Millions of people take insulin every day to treat their diabetes. But diabetes is not the only disease on which insulin has an effect, it appears. Chronic bowel inflammation can be treated effectively by injecting insulin into the rectum, it appears from a new study, where researchers have tested the treatment on mice. The study is a collaboration between departments at the University of Copenhagen and Roskilde University.
'Our new treatment with insulin on mice shows great potential against chronic bowel inflammation in humans like Colitis Ulcerosa, which causes a lot of people great discomfort. Existing treatments attack the bowel's immune system, dampening it; instead our method strengthens the bowel cells' own defence. It appears to work equally well, and it can probably be used in combination with existing treatments', says Jørgen Olsen, co-inventor of the treatment and professor at the Department of Cellular and Molecular Medicine, University of Copenhagen.
The new study has just been published in the scientific Journal of Crohn's and Colitis, and it has examined the effect of the treatment in a series of tests on mice with chronic colitis of the type Colitis Ulcerosa, among others, from which 20.000 Danes suffer. The cause of these bowel disorders is unknown, but they cause patients great discomfort and can involve bloody diarrhoea, anaemia, stomach ache and weight loss.
Strengthened Defence and Weakened Attack
The researchers have studied the effect of the insulin treatment in various ways. First, they have shown that the amount of inflammation, expressed as the level of the marker Cox2, drops by 50 per cent compared to the saltwater control treatment. That is more or less the same effect shown in tests on mice prior to the launch of the existing treatment in the market.
Second, the researchers have measured the body weight of the mice - we know that people suffering from colitis typically lose a lot of weight because they do not eat much. As this marker is relatively crude, some studies of the existing treatment have shown no effect at all. However, using the new insulin treatment the mice lose 15-20 per cent less weight than the control group, and following treatment they gain weight 50 per cent faster, which is an important sign of health.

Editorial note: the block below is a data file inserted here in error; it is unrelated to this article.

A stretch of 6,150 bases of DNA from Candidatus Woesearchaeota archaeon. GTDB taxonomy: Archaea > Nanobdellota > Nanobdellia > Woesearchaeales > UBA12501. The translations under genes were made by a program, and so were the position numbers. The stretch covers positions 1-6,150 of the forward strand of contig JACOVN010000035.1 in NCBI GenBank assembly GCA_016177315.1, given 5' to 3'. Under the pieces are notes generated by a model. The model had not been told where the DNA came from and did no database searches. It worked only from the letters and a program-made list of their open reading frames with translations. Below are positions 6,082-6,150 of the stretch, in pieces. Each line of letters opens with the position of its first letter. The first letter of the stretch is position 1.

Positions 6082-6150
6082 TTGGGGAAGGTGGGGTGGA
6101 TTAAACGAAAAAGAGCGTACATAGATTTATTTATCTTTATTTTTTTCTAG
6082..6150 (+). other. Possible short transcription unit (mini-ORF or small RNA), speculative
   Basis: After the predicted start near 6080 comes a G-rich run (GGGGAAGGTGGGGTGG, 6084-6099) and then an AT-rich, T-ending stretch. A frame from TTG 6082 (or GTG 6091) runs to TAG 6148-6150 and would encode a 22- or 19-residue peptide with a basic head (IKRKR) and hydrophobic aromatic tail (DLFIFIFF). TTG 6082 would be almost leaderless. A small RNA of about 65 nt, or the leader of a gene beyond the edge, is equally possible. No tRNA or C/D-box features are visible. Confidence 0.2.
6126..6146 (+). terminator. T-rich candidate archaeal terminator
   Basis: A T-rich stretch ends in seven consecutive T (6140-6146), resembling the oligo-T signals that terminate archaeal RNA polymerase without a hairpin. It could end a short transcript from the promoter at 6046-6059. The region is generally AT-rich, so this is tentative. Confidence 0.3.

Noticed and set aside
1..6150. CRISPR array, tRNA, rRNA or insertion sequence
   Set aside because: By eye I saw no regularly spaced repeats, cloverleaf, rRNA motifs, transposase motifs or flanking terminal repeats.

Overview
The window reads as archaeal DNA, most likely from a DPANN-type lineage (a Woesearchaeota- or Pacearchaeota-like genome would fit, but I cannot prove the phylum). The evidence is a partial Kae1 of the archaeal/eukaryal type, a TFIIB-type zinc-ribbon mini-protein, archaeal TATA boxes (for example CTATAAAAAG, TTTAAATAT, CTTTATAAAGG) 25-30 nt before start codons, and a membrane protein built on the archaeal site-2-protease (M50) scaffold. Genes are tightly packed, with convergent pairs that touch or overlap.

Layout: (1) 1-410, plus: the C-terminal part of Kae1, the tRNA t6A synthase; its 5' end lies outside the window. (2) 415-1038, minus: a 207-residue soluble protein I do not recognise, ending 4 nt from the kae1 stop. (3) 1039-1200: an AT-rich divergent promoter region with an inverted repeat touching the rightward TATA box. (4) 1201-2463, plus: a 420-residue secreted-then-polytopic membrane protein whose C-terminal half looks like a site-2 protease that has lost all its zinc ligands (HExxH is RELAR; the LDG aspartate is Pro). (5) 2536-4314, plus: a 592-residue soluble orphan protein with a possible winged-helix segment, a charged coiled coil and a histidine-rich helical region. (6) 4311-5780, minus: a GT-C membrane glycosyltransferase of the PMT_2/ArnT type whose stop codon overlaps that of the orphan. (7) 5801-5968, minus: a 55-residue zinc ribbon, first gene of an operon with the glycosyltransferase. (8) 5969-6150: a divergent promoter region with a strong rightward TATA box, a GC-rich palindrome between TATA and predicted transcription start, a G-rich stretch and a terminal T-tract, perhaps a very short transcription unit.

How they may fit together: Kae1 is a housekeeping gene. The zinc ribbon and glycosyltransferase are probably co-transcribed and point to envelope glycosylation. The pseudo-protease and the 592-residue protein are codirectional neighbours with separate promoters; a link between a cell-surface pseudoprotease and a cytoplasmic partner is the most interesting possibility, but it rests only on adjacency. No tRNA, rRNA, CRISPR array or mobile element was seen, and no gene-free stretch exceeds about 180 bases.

The insulin works because it activates a gene inside the bowel cells, which, according to other studies, has an antioxidant effect and thus may be able to protect the bowel cells from inflammation. This makes the new treatment different from existing medication, which instead of strengthening the bowel's defence weakens the immune system's attack on the bowel. And therefore the researchers hope the new treatment can be combined with the existing.
Hope for Fast Authorisation
Based on the positive results the researchers have now set up a company that will test the treatment in clinical trials on humans and hopefully eventually make the technology available to patients.
Together with the researchers, the University of Copenhagen has applied for a patent on the treatment method. The patent application has been published and will be processed by the European and US patent authorities. The researchers' company and the University of Copenhagen are currently negotiating a licence agreement on commercial exploitation of the patent.
According to Professor Jørgen Olsen the researchers should, using traditional research funds, be able to initiate the so-called phase one trials, which are the first safety tests performed on humans closely monitored by healthcare personnel.
At the same time, the researchers are currently looking for investors willing to help them once they are ready for phases two and three, as they expect the authorisation process to be swift compared to brand new drugs, because injection in the rectum with existing drugs is a method that is already being used by these bowel patients, and because insulin is already a widely approved drug for diabetes patients.
The study is funded by the Lundbeck Foundation, among others.